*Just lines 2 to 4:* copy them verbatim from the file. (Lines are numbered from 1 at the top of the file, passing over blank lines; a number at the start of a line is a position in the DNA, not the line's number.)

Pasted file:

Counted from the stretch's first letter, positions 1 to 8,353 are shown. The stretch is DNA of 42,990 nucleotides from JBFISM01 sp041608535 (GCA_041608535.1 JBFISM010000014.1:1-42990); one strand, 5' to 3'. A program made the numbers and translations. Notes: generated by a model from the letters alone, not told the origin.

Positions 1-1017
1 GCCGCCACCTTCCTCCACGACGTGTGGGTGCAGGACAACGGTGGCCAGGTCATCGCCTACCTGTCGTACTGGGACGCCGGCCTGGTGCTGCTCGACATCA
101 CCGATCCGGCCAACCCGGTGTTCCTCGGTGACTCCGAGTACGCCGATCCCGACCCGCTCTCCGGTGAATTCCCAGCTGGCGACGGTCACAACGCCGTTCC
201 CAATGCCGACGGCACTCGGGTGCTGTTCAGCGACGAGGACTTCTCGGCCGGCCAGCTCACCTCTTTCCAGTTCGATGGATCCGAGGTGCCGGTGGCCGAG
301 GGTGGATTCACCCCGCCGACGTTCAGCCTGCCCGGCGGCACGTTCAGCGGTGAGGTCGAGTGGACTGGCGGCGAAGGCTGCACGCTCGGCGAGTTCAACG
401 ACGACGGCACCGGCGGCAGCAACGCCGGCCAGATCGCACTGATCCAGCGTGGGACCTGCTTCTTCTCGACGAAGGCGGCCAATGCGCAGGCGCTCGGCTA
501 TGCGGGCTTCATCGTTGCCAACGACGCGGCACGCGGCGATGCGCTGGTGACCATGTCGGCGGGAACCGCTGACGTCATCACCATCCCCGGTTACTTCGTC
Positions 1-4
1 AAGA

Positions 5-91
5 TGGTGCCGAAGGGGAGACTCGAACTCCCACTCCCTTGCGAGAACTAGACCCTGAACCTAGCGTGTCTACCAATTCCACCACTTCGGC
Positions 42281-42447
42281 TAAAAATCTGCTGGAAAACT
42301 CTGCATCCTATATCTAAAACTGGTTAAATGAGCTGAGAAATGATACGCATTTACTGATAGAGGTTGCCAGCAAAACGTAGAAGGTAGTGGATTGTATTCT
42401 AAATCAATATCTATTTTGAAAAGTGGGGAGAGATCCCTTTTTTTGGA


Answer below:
Positions 1-1017
1 GCCGCCACCTTCCTCCACGACGTGTGGGTGCAGGACAACGGTGGCCAGGTCATCGCCTACCTGTCGTACTGGGACGCCGGCCTGGTGCTGCTCGACATCA
101 CCGATCCGGCCAACCCGGTGTTCCTCGGTGACTCCGAGTACGCCGATCCCGACCCGCTCTCCGGTGAATTCCCAGCTGGCGACGGTCACAACGCCGTTCC